A proposal that would make it easier for people who have served more than a decade in prison to be considered for parole is gaining ground in the state Senate with a majority of lawmakers in the chamber now signing on to support the bill. 

Supporters of the legislation on Tuesday announced the bill has the backing of 32 lawmakers as advocates hope to approve the measure before the legislative session ends on June 8. 

If made law, older adults who have served 15 or more years in prison would appear before the state Parole Board for case-by-case consideration for release. Lawmakers have pointed to the measure affecting older people in prison. 

“I’ve long believed that personal transformation, not endless punishment, is the path to justice and safety," said state Sen. Brad Hoylman-Sigal. "That’s why for the last five years, I’ve been proud to be the lead sponsor of the Elder Parole bill. Today, a majority of my colleagues and I officially have our names on this bill, sending a clear message that we are ready to pass it."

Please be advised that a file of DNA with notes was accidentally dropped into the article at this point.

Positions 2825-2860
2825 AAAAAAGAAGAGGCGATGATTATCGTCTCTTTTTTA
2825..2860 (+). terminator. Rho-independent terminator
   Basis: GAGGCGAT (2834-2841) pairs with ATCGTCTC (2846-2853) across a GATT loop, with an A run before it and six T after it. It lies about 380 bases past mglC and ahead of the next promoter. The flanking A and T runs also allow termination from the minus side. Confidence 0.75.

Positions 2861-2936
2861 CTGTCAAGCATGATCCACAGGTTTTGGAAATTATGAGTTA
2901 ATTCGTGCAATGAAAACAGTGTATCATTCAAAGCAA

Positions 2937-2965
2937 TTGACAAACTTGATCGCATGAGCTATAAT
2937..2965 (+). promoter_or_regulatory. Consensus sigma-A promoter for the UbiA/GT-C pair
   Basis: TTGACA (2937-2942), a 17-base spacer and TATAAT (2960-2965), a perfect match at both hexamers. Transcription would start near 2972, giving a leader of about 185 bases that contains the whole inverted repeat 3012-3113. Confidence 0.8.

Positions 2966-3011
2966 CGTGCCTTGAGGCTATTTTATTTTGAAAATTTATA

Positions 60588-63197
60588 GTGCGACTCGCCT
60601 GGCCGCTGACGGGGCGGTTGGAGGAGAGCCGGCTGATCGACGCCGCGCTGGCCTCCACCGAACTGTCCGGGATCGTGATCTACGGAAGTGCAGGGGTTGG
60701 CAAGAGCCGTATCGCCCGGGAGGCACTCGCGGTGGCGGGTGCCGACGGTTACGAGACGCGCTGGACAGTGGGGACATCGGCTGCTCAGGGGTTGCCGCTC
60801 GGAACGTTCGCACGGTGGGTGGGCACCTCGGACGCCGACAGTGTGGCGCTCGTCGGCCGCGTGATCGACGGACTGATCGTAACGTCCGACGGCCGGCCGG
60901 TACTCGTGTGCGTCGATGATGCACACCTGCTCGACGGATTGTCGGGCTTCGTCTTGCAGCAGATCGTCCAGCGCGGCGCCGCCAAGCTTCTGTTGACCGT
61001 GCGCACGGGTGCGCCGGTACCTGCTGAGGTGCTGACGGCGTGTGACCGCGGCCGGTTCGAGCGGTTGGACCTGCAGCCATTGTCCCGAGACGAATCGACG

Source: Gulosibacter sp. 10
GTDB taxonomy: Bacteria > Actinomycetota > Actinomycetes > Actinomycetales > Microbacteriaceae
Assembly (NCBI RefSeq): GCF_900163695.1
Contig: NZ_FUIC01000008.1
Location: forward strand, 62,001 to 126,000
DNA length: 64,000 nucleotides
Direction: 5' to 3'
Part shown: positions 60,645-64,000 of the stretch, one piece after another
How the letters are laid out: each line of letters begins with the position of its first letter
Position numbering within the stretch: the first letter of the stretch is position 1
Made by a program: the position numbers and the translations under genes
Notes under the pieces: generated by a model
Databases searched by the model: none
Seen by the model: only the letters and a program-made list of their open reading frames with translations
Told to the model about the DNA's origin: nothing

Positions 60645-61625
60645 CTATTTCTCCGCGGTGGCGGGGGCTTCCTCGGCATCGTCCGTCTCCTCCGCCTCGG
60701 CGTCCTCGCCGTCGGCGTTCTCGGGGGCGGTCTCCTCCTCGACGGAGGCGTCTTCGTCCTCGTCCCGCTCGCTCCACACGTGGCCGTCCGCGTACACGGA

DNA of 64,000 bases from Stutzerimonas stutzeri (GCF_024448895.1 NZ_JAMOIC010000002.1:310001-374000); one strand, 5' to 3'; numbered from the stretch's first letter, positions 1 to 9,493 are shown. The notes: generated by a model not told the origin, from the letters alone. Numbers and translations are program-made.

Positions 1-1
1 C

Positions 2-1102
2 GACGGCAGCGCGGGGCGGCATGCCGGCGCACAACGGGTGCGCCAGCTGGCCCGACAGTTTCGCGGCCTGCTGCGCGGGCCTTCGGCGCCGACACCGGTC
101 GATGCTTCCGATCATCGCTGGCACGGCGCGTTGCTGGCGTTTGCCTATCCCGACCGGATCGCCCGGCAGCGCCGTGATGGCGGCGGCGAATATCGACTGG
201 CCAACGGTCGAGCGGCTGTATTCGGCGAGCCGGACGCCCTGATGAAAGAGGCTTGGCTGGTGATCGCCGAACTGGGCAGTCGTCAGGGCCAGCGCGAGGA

The measure is being pushed as Republicans in the state Senate have argued the opposite by calling for stricter parole measures in the state. Republicans over the years have sought measures that are meant to enhance the role of crime victims, make it easier to remove Parole Board members and have people convicted of violent felonies to serve a maximum term. 

But Democrats hold supermajorities in both the Senate and the state Assembly. Lawmakers have approved packages of criminal justice law changes in over the last four years meant to provide more equity in the system. 

“When I was released from prison, I pledged to not forget those I left behind," said Jose Saldana, the director of Release Aging People in Prison. "Many of the people who positively influenced me in prison, those who served as school teachers, and anti-violence educators, and founded and facilitated victim awareness programs remain behind bars. They have so much to offer the outside world and this bill just gives them the hope that they will one day be able to contribute their positive contributions to the outside world. I thank Senator Hoylman-Sigal and the majority of New York State Senators who have signed onto Elder Parole. We’re ready to work with them and the Senate Majority Leader to pass it.”